He stands and turns back the way they came. "Better get back I think." He doesn't give a reason because he can't think of one worthy enough. He just knows he wants to leave now; wants to be away from the Spring air, even though he wanted nothing more than to bathe in it mere minutes before.
She doesn't question his judgment though; she never does anymore.
It is as they leave the forest and are walking along the light green grass towards their blue box that she next speaks. Her head is bowed he knows, and she sounds so very thoughtful. "Do you think you'll ever find me, Doctor?" she asks.
He doesn't really know how to answer, even though it's the only thing that has been playing across his mind lately. The truth hurts, but he can never lie to her. He doesn't look to her as he answers sadly, "I don't think so, Rose."
He feels her nod at his side. "I'm sorry," he hears her say, "It'll hurt even more soon."
He is confused and makes the mistake of turning to her.
As usual, there is no one there.
He is laying out on his bed, not intending to sleep. He can feel her laid down beside him. Their hands are close but not touching; his little finger right beside her little finger. He stares up at the ceiling, watching the shadows.
There's a silence, but it's a nice silence. He can feel his breath and hear two heartbeats.
"Don't tell me not to miss you," he says eventually.
"I wasn't about to," she tells him, "I wasn't about to say anything actually."
"Good," he says, "I like it like this." There is a content pause. "Where would you like to go next?"
"Wherever you want," she says, and then repeats it and he can hear her smile, "Wherever you want."
"I know just the place," he tells her, "but not yet though. We'll wait here awhile first." He closes his eyes, the black oblivion calming his mind.
Her voice, gentle as it is weary, cuts through his calm, "Don't miss me too much though, will you?"
He doesn't open his eyes. "I'll try," he whispers into his darkness.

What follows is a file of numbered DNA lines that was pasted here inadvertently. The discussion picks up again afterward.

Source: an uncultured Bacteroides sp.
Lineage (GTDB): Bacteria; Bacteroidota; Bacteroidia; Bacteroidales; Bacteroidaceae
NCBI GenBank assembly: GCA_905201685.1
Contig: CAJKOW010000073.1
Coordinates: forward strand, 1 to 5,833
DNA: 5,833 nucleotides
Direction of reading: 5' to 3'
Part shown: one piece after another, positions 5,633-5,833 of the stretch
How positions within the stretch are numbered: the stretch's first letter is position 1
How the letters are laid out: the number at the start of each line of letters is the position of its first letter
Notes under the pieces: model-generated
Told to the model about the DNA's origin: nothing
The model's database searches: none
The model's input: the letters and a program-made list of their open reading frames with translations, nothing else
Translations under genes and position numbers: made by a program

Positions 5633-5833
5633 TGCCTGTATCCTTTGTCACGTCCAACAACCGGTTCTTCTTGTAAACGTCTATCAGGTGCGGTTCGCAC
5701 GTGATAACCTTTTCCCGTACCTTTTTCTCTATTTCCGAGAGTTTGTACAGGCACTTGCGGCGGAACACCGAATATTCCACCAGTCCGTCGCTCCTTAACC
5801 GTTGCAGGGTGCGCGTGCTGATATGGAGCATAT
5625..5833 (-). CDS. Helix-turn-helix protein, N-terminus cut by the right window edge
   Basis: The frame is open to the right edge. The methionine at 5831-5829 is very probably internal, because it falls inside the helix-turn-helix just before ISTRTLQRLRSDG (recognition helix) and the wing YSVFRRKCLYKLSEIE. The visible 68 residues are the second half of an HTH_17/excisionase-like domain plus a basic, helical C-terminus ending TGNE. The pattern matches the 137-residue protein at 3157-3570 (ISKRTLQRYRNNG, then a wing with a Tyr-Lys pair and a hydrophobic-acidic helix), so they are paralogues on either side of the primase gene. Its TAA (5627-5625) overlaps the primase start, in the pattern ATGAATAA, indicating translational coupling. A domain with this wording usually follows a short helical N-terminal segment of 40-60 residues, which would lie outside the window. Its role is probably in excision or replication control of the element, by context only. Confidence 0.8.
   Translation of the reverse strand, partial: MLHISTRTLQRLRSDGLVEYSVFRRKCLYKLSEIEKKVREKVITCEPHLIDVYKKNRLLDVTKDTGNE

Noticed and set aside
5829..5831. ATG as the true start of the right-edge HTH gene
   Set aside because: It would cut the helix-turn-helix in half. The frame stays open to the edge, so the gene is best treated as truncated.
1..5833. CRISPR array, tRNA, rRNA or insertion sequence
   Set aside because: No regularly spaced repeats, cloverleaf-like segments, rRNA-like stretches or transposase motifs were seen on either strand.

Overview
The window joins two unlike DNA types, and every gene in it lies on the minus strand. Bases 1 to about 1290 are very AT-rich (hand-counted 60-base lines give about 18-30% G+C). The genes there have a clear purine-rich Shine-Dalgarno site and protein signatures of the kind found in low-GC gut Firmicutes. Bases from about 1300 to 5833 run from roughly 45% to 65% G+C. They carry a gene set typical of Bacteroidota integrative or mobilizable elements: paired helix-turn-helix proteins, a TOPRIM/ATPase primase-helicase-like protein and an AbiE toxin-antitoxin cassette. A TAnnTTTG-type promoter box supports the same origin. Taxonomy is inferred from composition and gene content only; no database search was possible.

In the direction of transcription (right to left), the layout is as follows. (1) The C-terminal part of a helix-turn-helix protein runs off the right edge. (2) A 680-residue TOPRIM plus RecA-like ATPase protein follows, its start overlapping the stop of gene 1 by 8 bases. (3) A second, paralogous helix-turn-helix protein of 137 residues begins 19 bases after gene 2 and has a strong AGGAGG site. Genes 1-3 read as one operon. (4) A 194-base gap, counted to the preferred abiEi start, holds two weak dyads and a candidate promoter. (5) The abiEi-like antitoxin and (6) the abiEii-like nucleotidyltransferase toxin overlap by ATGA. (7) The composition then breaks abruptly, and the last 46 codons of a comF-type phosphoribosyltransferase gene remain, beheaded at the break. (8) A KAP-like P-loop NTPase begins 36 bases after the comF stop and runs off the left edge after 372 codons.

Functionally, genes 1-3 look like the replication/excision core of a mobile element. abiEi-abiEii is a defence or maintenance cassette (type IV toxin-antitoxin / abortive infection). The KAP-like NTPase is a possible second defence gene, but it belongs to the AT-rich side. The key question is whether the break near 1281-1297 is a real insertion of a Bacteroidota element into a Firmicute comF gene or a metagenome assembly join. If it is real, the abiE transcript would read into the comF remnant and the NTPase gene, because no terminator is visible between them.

Under the lids of his eyes he can almost pretend her hand has moved onto the top of his.
"A dance!" Her excitement thrills him more than he can say, and he doesn't have it in him to tell her that he never meant to bring them here, that it was supposed to just be another quiet, secluded place. They can still enjoy it, he decides. "We're going to a dance?" she asks, excited, and he feels her look at him.
"Yup, certainly looks that way," he replies with a smile, peeping through the doors of the grand community center before entering and walking over to a man checking people's name off of a long list.
One look at the psychic paper sees them through in no time and they're soon walking through the grand hall, watching as twirling pairs of humans dance across the shiny wooden floor. They find themselves a table at the side and he takes a drink order from one of the many waiters. They watch as people come on and off of the dance floor, the beautiful songs playing from the front stage relaxing his mind and calming his breaths.
Rose disappears, and he tells himself it is to the bathroom, as a young, attractive woman in her late twenties walks over to him. "Hello stranger," she says with a smile.
He nods to her, "Hello."
"What's a pretty thing like you doing at a place like this all alone?" she asks, and her mascara eyelashes blink repeatedly as though she needs long pauses between looking at things for a long time.
"Actually, I'm not –"